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Probiotic Blend

Research Library

This scientific research is for informational use only. The results reported may not necessarily occur in all individuals. Care/of provides this information as a service. This information should not be read to recommend or endorse any specific products.

Probiotics are one of the fastest growing supplements categories in the United States, widely touted for their beneficial gastrointestinal properties. They are found in yogurt, kefir, kombucha, sauerkraut, kimchi, and other foods. Given their recent popularity, more and more foods and drinks are now being fortified with beneficial bacteria. The most popular families of probiotics are Lactobacillus and Bifidobacterium. There are thousands of different strains of probiotics; our probiotic includes two highly studied strains: Bifidobacterium lactis Bl-04, and Lactobacillus acidophilus NCFM. We review some of the findings of these studies below.

Digestion

There are thousands of studies on thousands of different probiotic strains. Here, we focus on studies that review the efficacy of *Bifidobacterium lactis* Bl-04 and *Lactobacillus acidophilus* NCFM.

It has been well established that antibiotics can induce diarrhea and digestive disturbances. A 2009 clinical study gave 40 volunteers a probiotic mixture or a placebo and studied their digestive health during and after antibiotic use. The test revealed that post-antibiotic fecal microbiota in probiotic-consuming subjects were more similar to the baseline microbiota than the control group. This study concludes the probiotics bolster a more rapid return to pre-antibiotic baseline fecal bacterial microbiota. Simply put, probiotics helped people return to normal digestive health after taking antibiotics.

A more recent study was performed on a larger test group of 503 subjects. Patients on antibiotics were given probiotics or a placebo and studied up until 7 days after final antibiotic usage. Between the three groups, 12.5% - 19.6% of probiotic patients experienced antibiotic-associated diarrhea (AAD), while 24.6% of the placebo group struggled with AAD. Another digestive issue, C. difficile-associated disease (CDAD), which is often triggered by antibiotics, was less prevalent in the group taking probiotics. Patients taking probiotics also experienced lower incidence of liquid stools, fever, abdominal pain and bloating.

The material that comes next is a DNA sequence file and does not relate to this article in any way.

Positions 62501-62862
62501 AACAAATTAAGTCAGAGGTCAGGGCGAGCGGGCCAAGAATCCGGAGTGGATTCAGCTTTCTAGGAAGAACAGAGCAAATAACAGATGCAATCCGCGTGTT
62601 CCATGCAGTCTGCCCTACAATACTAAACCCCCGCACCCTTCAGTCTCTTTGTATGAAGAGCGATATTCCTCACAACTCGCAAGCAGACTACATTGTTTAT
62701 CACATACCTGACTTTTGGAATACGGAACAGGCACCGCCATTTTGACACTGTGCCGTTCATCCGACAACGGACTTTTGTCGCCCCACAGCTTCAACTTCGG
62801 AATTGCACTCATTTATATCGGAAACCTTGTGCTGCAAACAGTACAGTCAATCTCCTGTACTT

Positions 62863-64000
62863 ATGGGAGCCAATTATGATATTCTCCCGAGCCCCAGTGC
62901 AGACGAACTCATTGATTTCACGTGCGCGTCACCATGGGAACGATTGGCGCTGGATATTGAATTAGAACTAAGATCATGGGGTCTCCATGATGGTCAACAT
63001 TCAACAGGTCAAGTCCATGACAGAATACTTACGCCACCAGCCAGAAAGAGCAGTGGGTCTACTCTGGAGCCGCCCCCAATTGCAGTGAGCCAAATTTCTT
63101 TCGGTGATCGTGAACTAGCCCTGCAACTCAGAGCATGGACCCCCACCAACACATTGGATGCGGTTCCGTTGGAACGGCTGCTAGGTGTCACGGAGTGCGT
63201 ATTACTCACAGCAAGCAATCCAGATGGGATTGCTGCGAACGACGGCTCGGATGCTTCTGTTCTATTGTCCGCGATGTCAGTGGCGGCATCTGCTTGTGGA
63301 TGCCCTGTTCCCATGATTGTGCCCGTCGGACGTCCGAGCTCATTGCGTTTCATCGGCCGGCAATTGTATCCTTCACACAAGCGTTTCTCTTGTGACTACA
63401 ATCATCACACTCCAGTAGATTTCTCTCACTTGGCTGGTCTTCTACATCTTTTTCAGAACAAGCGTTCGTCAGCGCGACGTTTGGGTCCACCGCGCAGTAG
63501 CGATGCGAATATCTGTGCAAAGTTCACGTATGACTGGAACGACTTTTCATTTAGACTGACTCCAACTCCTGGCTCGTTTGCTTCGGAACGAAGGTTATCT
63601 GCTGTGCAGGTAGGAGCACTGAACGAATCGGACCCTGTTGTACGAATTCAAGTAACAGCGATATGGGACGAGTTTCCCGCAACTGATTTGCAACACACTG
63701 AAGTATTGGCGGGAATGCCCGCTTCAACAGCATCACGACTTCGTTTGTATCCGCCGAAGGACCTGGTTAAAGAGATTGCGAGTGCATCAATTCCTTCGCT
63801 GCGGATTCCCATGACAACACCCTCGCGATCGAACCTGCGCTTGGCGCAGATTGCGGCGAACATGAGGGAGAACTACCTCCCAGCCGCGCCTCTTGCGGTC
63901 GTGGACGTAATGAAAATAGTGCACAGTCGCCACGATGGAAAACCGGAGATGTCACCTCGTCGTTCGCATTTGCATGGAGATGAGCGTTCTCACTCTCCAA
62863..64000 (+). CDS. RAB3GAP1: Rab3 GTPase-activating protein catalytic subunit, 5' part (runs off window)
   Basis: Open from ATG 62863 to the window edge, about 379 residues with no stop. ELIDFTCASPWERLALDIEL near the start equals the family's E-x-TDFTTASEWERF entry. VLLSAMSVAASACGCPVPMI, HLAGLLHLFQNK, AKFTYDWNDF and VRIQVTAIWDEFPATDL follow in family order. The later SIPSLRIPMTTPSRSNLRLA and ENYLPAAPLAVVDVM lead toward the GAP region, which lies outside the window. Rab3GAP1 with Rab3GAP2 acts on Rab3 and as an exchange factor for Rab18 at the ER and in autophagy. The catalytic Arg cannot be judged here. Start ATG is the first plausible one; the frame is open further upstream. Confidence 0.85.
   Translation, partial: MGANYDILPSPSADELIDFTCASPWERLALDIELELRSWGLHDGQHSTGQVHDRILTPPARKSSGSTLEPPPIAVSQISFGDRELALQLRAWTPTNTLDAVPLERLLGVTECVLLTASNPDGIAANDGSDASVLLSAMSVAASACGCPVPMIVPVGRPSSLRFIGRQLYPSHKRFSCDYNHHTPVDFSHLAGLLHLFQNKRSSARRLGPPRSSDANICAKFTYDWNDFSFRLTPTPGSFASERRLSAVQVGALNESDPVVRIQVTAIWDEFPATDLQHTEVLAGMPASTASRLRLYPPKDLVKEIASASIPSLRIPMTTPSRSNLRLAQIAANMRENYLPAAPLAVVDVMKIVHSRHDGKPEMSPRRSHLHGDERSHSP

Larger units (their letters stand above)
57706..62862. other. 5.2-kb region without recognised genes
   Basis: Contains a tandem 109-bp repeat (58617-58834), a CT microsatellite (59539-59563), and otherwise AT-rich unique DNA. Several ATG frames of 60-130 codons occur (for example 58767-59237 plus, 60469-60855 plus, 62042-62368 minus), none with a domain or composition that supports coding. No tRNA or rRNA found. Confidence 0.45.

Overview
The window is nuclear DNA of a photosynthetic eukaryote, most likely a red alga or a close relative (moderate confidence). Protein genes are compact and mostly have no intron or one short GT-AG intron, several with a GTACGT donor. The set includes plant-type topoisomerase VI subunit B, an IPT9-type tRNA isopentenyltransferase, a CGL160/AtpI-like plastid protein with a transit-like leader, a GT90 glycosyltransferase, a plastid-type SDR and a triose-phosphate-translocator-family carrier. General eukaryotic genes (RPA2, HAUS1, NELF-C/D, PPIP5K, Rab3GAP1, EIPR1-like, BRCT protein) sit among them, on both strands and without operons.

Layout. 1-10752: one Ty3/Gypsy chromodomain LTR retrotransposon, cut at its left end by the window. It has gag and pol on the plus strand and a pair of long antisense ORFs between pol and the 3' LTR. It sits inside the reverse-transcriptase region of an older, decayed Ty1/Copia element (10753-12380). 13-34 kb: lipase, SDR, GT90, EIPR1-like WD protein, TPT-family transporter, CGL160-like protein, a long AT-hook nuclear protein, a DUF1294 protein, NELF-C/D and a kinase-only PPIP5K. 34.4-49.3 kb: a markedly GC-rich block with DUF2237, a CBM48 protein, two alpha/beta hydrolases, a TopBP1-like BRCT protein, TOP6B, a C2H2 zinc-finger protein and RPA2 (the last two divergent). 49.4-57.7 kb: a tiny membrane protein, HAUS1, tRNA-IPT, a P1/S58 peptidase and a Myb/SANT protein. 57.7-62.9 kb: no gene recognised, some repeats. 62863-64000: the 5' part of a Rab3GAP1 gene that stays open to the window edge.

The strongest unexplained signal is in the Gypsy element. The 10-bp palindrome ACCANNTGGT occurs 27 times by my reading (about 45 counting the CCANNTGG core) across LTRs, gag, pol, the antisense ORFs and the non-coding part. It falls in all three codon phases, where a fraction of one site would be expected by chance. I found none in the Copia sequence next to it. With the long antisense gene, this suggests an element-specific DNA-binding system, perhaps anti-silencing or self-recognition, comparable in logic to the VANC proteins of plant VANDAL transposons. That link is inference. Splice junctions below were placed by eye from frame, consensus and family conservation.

References
  1. Probiotics to minimize the disruption of faecal microbiota in healthy subjects undergoing antibiotic therapy.
    Engelbrektson A, Korzenik JR, Pittler A, Sanders ME, Klaenhammer TR, Leyer G, Kitts CL.,
    Journal of medical microbiology,
    2009
  2. Probiotics reduce symptoms of antibiotic use in a hospital setting: a randomized dose response study.
    Ouwehand AC, DongLian C, Weijian X, Stewart M, Ni J, Stewart T, Miller LE.,
    Vaccine,
    2014

Immune System

A randomized, double-blind, placebo-controlled study found consumers taking *Bifidobacterium lactis* Bl-04 had experienced lower risk of upper respiratory infection than a placebo group. Another probiotic blend in the study did not show results comparable to *Bifidobacterium lactis* Bl-04.

A pilot study in 2008 examined the effect of seven different probiotic strains on the immune system of 83 healthy adults. They studied immune markers in their subjects and found that the placebo and treatment groups showed similar IgA concentrations However, IgG levels were increased in the subjects taking Bifidobacterium lactis Bl-04 and Lactobacillus acidophilus La-14. Six of the seven strains also showed improvements in immunoglobulin serum concentrations compared with controls.

References
  1. Probiotic supplementation for respiratory and gastrointestinal illness symptoms in healthy physically active individuals.
    West NP, Horn PL, Pyne DB, Gebski VJ, Lahtinen SJ, Fricker PA, Cripps AW.,
    Clinical nutrition,
    2014
  2. Effects of seven potential probiotic strains on specific immune responses in healthy adults: a double-blind, randomized, controlled trial.
    Paineau D, Carcano D, Leyer G, Darquy S, Alyanakian MA, Simoneau G, Bergmann JF, Brassart D, Bornet F, Ouwehand AC.,
    FEMS immunology and medical microbiology,
    2008